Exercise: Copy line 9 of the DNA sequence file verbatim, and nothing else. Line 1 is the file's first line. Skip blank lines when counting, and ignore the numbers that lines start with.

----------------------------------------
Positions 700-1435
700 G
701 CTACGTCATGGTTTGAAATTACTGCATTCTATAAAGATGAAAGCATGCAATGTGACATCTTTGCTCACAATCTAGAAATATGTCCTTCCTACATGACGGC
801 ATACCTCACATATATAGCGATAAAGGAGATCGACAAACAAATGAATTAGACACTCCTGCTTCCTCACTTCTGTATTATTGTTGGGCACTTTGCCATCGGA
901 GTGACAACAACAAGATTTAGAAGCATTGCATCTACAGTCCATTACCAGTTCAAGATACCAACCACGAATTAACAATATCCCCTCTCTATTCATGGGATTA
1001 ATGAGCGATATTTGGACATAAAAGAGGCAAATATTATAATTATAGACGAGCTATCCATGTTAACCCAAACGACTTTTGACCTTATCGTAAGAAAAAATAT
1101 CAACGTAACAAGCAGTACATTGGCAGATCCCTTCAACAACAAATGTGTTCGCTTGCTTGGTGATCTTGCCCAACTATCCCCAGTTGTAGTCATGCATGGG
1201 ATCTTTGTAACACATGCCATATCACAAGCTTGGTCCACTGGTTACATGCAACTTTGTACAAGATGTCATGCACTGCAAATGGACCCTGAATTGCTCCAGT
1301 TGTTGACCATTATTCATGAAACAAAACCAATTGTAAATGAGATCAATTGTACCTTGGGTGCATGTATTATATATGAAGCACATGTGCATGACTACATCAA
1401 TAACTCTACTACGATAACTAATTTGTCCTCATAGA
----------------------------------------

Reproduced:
1301 TGTTGACCATTATTCATGAAACAAAACCAATTGTAAATGAGATCAATTGTACCTTGGGTGCATGTATTATATATGAAGCACATGTGCATGACTACATCAA